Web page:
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Music: Copyright and Plagiarism: Avoiding Plagiarism

Defining Plagiarism

Plagiarism is the fraudulent misrepresentation of any part of another person's work as one's own.

Types of Plagiarism

Ten Types of Unoriginal Work:

Source: TurnItIn.


Self-plagiarism is possible and it's just as serious.

Self-plagiarism, or "double-dipping," is deception and goes against the core principles of ethical writing. Papers are assigned for you to demonstrate what you have learned in a particular class. If you reuse a paper you wrote for a previous class, you are not demonstrating new learning.

Examples of self-plagiarism:

  • Turning in a paper for a current class that you already submitted as an assignment for a previous class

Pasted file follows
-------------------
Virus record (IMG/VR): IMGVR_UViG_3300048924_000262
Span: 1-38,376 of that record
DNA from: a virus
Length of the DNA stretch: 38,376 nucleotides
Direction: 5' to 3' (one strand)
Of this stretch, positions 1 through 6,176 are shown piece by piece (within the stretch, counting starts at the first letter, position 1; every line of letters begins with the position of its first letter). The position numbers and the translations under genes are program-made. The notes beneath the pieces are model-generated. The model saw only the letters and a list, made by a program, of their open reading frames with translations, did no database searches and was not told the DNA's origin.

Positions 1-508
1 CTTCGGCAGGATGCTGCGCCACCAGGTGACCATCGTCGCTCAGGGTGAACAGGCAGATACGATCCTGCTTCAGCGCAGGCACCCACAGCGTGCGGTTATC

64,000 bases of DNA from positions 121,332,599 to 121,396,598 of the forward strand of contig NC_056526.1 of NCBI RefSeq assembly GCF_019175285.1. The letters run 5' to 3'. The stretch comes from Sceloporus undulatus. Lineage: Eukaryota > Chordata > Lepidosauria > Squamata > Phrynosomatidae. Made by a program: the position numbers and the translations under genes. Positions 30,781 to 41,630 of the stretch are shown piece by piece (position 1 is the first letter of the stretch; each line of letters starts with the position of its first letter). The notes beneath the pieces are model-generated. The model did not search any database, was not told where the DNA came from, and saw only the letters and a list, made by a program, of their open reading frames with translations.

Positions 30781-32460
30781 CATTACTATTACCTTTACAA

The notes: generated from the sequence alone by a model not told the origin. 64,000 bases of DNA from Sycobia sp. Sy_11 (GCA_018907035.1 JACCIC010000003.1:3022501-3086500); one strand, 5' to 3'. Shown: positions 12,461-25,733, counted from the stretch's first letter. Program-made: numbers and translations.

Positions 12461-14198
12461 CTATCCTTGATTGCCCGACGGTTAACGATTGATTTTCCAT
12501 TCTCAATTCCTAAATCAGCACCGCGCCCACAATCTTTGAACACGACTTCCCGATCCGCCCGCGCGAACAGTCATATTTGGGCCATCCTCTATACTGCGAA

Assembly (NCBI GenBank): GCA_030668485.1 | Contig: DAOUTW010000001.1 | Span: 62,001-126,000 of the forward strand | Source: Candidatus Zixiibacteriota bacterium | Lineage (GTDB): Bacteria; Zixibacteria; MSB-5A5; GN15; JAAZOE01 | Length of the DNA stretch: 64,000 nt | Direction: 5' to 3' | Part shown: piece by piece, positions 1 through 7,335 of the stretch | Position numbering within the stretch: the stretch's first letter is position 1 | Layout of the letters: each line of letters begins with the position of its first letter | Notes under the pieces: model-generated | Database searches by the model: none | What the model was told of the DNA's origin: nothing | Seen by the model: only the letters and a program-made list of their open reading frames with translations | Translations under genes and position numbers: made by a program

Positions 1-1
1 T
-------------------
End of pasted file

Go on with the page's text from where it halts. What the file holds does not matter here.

• Using a substantial amount of a paper written for another course as content for a new assignment
  • Treating anything you've previously written as if it were new material

Consequences of Plagiarism

According to the Butler University Academic Integrity policy, the following can result from plagiarism:

  • Letter grade mark down for the assignment
  • Failing grade for the assignment
  • Letter grade mark down for the course
  • Failing grade in the course
  • Suspension or dismissal for the University for repeated offenses

Most penalties are determined by the professor and the academic guidelines laid out by the departments and colleges. Check with your individual instructors and read the syllabus to learn about the specific penalties of each class. 

Source: Butler University Student Handbook Academic Policies


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Irwin Library: 317-940-9227
Science Library: 317-940-9937

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